The World Economic Forum (WEF) says sub-Saharan African countries, including Malawi, need to diversify and align their industrial policies with the Africa Continental Free Trade Area (AfCFTA) to benefit from Africa’s biggest single market.
The call by the WEF in a new study published this week comes a few weeks after Malawi ratified AfCFTA, effectively consenting to the trade deal after years of securing a consensus to ratify the continent’s free trade area.
The study titled Connecting Countries and Cities for Regional Value Chain Integration, has established that there are insufficient inter-linkages between African economies on the continent’s supply chains.
It says countries need to enhance their competitiveness regionally from either a cost or a production standard point of view, adding that countries are better-placed to produce a wider variety of sophisticated products.
Reads the report in part: “Increased complexity in production typically goes hand-in-hand with higher value addition.
“This enables countries to capture greater production benefits by allowing them to participate in increasing steps of the value chain.”
The study says by diversifying and increasing their variety of exports, countries are able to increase trade possibilities with other countries.
Local development economists have consistently argued that Malawi’s limited export basket is one of the key reasons it could benefit less from the continental free trade market.
In an interview yesterday, University of Malawi’s Chancellor College economics professor Ben Kaluwa said the country will not immediately accrue the benefits if it does not diversity its export basket.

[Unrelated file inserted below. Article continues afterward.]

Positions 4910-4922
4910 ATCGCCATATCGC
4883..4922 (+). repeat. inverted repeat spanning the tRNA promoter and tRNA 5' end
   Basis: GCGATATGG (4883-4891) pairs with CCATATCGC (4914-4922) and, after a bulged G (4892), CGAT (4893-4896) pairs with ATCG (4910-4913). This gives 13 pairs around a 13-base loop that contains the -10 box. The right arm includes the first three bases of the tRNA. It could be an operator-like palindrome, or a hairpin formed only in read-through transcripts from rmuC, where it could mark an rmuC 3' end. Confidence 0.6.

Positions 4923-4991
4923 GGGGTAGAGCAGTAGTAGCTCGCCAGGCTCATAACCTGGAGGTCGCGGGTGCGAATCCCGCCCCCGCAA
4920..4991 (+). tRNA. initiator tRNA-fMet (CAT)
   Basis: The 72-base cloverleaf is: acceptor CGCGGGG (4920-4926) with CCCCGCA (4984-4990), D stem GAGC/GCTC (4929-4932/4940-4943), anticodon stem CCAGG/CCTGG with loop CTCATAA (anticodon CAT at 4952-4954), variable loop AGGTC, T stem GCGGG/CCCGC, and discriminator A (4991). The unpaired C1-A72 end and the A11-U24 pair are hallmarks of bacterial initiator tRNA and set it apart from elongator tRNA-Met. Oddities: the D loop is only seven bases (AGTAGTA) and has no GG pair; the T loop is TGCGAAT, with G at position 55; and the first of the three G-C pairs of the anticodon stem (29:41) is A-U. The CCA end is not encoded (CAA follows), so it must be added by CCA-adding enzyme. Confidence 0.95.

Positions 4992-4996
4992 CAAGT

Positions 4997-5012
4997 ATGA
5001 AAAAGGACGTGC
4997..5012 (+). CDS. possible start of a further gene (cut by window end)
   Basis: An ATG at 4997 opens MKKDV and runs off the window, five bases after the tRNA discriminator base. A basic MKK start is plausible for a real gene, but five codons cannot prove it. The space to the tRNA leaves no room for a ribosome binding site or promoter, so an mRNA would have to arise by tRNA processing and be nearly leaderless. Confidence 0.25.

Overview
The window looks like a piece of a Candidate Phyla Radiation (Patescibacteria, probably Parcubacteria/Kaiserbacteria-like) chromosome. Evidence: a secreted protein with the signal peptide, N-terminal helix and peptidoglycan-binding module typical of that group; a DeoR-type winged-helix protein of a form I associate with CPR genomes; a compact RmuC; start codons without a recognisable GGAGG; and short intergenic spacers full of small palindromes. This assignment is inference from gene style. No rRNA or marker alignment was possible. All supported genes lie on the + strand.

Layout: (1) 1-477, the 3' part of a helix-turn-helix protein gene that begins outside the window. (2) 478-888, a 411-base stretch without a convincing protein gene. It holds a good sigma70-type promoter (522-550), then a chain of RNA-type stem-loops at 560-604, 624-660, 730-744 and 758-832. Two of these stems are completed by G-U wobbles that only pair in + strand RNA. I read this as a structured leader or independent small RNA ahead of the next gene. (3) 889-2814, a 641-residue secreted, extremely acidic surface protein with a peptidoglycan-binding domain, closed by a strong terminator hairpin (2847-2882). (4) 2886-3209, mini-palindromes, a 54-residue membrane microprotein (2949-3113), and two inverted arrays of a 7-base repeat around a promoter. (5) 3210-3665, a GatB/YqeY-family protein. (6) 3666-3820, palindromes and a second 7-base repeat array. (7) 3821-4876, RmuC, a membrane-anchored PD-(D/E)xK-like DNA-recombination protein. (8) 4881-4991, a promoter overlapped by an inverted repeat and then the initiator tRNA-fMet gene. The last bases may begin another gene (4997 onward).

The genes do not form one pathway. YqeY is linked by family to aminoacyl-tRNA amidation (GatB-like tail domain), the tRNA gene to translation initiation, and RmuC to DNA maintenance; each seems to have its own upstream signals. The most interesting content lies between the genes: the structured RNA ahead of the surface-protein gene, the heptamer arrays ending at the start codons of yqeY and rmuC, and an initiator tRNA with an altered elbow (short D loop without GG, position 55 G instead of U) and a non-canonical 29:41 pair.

He said: “This is an issue we have been talking about for long time that Malawi has a limited export basket and its products do not compete favourably on the international market.
“Policymakers need to encourage value addition and quality so that our products compete well on the market otherwise this agreement will benefit little or nothing for the country.”
Commenting on the same, economist Edward Chilima observed that it will be difficult for the country to make the most of international trade if does not invest in small and medium enterprises (SMEs).
“We have not invested in areas where we have comparative advantage enough to create industries that can produce and export,” he said.
Malawi Confederation of Chambers of Commerce and Industry had earlier advised that the AfCFTA has to be backed up by increased productive capacity, enhanced regional value chains and removing internal obstacles to the growth of SMEs so that African countries, including Malawi, can compete in a liberalised market. n